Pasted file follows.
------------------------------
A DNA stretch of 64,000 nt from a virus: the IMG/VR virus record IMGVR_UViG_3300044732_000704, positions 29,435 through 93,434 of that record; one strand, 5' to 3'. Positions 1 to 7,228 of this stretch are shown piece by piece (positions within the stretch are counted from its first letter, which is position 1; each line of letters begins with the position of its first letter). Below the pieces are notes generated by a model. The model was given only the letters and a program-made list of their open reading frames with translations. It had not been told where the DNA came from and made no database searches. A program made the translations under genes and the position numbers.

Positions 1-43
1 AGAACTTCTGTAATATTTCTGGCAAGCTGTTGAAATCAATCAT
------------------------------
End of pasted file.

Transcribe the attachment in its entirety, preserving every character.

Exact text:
A DNA stretch of 64,000 nt from a virus: the IMG/VR virus record IMGVR_UViG_3300044732_000704, positions 29,435 through 93,434 of that record; one strand, 5' to 3'. Positions 1 to 7,228 of this stretch are shown piece by piece (positions within the stretch are counted from its first letter, which is position 1; each line of letters begins with the position of its first letter). Below the pieces are notes generated by a model. The model was given only the letters and a program-made list of their open reading frames with translations. It had not been told where the DNA came from and made no database searches. A program made the translations under genes and the position numbers.

Positions 1-43
1 AGAACTTCTGTAATATTTCTGGCAAGCTGTTGAAATCAATCAT